Investing.com - The dollar was lower against the euro and the pound on Tuesday, but sentiment on the euro and sterling remained fragile ahead of upcoming policy meetings by the European Central Bank and the Bank of England later in the week.
During European afternoon trade, the dollar was lower against the euro, with EUR/USD easing up 0.13% to 1.3044.
The euro hit session highs earlier after data showed that Germany's services purchasing managers' index rose to 54.7 in February, up from a preliminary reading of 54.1.
The final euro zone services PMI rose to 47.9 from a preliminary reading of 47.3.
Another report showed that euro zone retail sales rose 1.2% in January, well above expectations for a 0.2% gain.
But the single currency remained under pressure amid concerns that Italy will be unable to pass structural reforms and austerity measures as the country edged closer to fresh elections, following inconclusive elections last week.
Worries over the outlook for Italy, the euro zone's third largest economy, fuelled speculation over a possible rate cut by the ECB in the coming months.
The dollar was lower against the pound, with GBP/USD rising 0.36% to 1.5166 after data showed that the U.K. services PMI unexpectedly rose to a five-month high in February, allaying fears over a possible triple-dip recession.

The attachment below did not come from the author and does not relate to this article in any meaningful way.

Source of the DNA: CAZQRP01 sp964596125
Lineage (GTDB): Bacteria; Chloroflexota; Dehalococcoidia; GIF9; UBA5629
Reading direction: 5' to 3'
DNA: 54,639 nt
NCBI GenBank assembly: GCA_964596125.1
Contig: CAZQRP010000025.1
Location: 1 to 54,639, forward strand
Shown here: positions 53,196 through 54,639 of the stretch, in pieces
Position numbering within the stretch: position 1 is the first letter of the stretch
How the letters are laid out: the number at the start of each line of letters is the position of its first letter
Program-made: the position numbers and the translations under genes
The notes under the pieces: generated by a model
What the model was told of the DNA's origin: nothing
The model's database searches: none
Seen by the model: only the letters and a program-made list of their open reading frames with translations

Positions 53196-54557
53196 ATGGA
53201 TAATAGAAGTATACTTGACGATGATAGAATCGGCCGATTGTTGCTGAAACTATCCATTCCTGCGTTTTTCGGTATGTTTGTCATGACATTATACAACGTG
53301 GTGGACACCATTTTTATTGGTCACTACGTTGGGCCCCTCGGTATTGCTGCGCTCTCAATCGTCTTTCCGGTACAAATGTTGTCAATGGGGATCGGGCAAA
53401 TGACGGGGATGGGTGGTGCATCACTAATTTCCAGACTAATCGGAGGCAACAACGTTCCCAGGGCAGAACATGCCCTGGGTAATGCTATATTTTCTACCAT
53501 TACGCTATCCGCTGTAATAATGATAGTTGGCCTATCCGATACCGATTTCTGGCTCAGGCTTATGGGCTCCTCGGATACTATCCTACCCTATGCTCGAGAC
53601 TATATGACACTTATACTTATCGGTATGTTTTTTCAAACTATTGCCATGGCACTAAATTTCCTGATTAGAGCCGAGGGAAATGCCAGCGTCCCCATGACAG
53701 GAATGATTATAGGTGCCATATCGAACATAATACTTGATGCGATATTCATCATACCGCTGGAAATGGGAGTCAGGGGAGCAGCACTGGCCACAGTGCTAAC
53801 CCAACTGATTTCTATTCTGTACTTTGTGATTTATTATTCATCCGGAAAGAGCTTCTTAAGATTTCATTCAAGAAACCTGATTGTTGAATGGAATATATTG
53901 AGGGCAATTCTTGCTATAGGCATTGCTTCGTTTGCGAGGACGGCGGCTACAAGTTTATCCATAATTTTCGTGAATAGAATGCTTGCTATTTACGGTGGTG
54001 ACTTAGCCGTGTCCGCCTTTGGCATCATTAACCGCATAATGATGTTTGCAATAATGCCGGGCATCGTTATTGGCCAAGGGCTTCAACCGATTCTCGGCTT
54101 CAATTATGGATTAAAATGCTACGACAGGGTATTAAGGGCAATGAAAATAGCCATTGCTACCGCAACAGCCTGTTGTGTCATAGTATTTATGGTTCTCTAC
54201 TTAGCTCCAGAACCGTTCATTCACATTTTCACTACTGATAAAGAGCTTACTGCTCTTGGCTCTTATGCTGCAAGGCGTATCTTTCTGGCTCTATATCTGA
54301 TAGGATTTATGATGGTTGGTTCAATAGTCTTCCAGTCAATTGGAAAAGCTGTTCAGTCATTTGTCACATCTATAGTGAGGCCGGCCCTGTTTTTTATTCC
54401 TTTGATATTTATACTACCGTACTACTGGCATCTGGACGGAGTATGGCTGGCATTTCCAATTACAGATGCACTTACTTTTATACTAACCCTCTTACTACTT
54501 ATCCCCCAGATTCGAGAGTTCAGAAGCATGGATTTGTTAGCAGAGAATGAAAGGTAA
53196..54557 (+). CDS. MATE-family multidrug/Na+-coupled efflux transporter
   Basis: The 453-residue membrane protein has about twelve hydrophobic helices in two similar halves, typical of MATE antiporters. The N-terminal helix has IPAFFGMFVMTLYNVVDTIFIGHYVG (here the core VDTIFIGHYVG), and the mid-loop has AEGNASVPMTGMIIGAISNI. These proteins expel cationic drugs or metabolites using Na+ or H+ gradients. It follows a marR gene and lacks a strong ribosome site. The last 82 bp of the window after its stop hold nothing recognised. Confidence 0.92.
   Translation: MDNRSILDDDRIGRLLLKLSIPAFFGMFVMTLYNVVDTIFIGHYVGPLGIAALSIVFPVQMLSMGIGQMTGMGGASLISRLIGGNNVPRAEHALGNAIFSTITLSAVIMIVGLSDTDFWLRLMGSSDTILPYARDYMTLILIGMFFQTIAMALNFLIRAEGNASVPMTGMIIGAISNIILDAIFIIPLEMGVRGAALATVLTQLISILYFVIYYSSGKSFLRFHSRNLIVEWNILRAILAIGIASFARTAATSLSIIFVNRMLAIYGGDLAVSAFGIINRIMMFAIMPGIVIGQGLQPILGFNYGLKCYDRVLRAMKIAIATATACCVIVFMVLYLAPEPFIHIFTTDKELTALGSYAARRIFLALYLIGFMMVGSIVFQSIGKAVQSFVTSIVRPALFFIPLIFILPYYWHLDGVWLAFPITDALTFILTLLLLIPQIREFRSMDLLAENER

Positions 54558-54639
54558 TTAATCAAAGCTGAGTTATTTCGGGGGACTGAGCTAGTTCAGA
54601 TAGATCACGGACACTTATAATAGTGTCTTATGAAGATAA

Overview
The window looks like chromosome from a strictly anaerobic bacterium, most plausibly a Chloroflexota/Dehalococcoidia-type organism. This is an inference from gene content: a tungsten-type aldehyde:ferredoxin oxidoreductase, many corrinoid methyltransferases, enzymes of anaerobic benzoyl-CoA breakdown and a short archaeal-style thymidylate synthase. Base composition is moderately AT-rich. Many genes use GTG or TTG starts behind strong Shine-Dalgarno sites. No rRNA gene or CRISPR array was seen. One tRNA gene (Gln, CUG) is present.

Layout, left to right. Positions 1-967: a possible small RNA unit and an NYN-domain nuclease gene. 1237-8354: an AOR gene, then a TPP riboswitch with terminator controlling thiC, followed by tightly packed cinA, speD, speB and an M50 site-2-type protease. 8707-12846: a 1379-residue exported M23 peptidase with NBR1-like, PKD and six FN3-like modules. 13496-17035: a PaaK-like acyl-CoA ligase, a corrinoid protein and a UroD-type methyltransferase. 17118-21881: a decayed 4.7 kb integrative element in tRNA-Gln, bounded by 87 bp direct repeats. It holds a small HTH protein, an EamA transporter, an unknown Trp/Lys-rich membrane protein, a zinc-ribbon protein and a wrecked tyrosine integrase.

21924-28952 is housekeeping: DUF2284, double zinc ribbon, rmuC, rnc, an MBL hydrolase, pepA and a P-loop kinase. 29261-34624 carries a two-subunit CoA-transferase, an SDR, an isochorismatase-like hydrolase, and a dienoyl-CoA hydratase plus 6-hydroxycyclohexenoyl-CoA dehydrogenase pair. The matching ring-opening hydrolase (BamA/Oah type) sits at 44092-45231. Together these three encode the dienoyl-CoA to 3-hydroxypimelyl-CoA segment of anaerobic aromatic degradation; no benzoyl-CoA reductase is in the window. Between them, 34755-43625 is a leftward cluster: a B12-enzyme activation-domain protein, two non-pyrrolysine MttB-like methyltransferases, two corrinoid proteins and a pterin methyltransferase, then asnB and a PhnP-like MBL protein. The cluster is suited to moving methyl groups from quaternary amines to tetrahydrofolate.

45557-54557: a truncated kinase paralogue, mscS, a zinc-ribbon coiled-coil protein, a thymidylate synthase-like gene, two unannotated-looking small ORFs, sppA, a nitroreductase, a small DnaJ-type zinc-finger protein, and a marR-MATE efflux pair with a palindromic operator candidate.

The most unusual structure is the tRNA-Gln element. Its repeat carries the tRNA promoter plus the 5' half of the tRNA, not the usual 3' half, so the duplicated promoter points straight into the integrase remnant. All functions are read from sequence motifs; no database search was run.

The U.K. services PMI rose to 51.8 from 51.5 in January, against expectations for a decline to 51.0.
Elsewhere, the dollar was lower against the yen, with USD/JPY down 0.41% to 93.08. The dollar remained supported as expectations for more aggressive easing measures by the Bank of Japan remained intact.
The greenback edged lower against the Swiss franc with USD/CHF dipping 0.06% to 0.9402.
The greenback was mixed against its Canadian, Australian and New Zealand counterparts, with USD/CAD slipping 0.09% to 1.0244, AUD/USD climbing 0.49% to 1.0244 and NZD/USD edging up 0.01% to 0.8276.
Earlier Tuesday, the Reserve Bank of Australia left rates on hold at 3%, saying that the bank's current monetary policy is appropriate.
The announcement came after official data showed that retail sales in Australia rose 0.9% in January, more than the expected 0.4% increase.
The dollar index, which tracks the performance of the greenback versus a basket of six other major currencies, was down 0.24% to 82.05.
The Institute of Supply Management was to release a report on U.S. service sector activity later in the trading day.
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